Housing Now Beginning to Cool Due to Higher Costs
Housing production declined in April due to rising prices and limited availability of lumber and other building materials. Overall housing starts decreased 9.5% to a seasonally adjusted annual rate of 1.57 million units, according to data from the U.S. Department of Housing and Urban Development and the U.S. Census Bureau. Nonetheless, the prior March pace (1.73 million annualized) was the fastest rate for combined single-family and multifamily construction since June 2006.
The April reading of 1.57 million starts is the number of housing units builders would begin if development kept this pace for the next 12 months. Within this overall number, single-family starts declined 13.4% to a 1.09 million seasonally adjusted annual rate. The three-month moving average (a useful gauge given recent volatility) fell to 1.14 million starts, as charted below given past month data revisions. Single-family housing starts are up 28% on a year-to-date basis; however, the numbers are distorted by the weak readings of the Spring of 2020.
The multifamily sector, which includes for-rent apartment buildings and condos, was effectively flat at a 482,000 annual rate for 2+ unit construction. After posting a slight decline in 2020, multifamily construction has been strong at the start of 2021, led by gains for suburban multifamily construction.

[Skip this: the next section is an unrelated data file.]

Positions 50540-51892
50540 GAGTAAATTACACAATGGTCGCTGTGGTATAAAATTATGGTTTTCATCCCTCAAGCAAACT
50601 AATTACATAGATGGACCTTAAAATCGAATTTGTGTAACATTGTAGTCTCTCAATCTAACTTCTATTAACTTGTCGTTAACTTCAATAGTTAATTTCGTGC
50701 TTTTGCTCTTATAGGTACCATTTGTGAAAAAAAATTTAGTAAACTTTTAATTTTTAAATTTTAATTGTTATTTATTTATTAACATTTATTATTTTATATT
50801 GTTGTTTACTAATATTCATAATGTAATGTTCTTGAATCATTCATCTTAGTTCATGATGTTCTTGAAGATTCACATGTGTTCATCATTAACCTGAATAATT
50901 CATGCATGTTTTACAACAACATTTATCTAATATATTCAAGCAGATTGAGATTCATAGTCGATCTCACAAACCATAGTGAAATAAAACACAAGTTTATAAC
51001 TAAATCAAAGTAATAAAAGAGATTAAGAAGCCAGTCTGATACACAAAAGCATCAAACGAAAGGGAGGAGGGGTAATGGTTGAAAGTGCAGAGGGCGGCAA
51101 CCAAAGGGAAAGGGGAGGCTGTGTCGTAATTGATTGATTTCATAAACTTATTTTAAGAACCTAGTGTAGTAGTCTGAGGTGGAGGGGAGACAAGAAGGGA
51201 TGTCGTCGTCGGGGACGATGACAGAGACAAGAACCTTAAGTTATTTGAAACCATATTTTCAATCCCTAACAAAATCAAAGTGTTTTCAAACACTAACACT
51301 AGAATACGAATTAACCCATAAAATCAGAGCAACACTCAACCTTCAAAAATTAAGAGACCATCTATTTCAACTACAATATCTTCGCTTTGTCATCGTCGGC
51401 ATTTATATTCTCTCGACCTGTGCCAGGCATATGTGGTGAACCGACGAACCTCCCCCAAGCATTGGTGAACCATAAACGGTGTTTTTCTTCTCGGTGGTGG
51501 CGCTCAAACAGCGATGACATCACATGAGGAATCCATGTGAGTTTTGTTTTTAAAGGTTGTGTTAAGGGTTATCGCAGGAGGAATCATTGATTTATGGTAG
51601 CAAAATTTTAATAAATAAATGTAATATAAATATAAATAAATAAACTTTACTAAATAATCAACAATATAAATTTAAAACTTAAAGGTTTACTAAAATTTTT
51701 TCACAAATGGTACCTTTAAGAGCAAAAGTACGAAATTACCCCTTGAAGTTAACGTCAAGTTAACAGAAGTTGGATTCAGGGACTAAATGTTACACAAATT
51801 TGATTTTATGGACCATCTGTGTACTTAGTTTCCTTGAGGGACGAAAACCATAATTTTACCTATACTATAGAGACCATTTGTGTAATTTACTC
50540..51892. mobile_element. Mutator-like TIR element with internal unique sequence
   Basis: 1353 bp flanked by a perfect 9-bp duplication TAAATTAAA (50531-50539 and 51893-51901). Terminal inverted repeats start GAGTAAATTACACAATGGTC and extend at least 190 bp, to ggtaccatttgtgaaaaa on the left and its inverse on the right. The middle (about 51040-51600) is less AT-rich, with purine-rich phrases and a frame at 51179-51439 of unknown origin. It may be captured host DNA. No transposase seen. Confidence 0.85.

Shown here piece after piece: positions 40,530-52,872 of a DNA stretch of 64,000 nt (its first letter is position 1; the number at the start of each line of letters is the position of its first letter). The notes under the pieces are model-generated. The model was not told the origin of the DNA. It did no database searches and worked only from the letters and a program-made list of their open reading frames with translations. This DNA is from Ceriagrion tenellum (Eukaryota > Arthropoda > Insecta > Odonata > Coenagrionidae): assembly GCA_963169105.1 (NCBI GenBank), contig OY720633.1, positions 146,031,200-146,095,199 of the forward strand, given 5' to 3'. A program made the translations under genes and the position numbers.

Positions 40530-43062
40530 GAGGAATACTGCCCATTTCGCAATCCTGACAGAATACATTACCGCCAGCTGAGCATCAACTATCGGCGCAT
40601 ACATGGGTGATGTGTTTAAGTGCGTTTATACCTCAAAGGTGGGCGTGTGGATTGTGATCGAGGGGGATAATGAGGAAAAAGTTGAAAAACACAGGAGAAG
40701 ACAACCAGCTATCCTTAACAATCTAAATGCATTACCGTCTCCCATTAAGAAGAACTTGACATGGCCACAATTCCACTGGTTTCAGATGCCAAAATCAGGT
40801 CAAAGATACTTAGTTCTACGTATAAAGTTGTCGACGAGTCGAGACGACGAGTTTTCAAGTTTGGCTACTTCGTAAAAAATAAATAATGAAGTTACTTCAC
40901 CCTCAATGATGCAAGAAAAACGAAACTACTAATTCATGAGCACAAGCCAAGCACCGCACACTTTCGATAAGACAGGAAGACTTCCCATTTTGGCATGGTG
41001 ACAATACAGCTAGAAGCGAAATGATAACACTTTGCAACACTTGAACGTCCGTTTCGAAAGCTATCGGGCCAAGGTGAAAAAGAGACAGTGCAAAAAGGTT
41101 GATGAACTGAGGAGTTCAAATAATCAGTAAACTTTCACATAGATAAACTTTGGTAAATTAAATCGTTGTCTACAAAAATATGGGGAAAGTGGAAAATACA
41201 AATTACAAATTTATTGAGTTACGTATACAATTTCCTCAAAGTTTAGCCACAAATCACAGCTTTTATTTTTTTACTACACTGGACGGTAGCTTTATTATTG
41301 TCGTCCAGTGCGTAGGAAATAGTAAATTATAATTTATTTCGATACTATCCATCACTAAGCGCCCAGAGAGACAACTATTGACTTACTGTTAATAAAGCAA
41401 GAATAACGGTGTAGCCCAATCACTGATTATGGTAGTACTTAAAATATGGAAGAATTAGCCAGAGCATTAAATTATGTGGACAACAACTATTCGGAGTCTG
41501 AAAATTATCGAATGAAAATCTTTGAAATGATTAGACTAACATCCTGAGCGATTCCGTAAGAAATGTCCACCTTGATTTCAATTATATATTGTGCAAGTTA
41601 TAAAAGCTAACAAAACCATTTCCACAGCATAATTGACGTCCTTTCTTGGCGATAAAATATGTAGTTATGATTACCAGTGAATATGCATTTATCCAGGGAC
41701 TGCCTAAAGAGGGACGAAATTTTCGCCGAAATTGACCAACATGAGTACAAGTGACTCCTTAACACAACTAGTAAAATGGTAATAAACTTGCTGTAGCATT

Builder confidence remains solid in spite of supply-side challenges, according to the NAHB/Wells Fargo Housing Market Index (HMI). However, after peaking at a level of 90 last November, builders report growing concerns over increasing lumber and other construction costs, as well as delays in obtaining building materials. Rising interest rates will also erode housing affordability in 2021, though rates have fallen back in recent weeks. Builders also reporting growing concerns about a more challenging regulatory environment that could limit land development volume. The NAHB forecast includes some weakening for single-family home building at the start of 2021 (off recent highs last Fall), with a return to the long-run post-Great Recession trend as the year progresses. This is consistent with the 3-month moving average data plotted above.
It is also worth noting that the number of single-family homes permitted but not started construction continued to increase in April, rising to 131,000 units. This is 47% higher than a year ago, as building material cost increases and delays slow some home building.
Regionally, thus far in 2021, 57% of single-family construction is occurring in the South. Data from NAHB’s Home Building Geography Index indicate outsized gains for construction within markets with lower regulatory costs and greater access to developable land.
As an indicator of the economic impact of housing, there are now 642,000 single-family homes under construction. This is almost 25% higher than a year ago. There are currently 670,000 apartments under construction, off a post-Great Recession high mark set in August 2020 (683,000) and down slightly from a year ago. Total housing units now under construction (single-family and multifamily combined) is 10% higher than a year ago.
Overall housing permits increased 0.3% in April to a 1.76 million unit annualized rate. Single-family permits declined 3.8% to a 1.15 million unit rate. Multifamily permits increased 8.9% to a 611,000 pace.
Looking at regional permit data compared to the previous month, permits are 8.4% higher in the Northeast, 9.9% lower in the Midwest, 3.9% higher in the South and 4.1% lower in the West.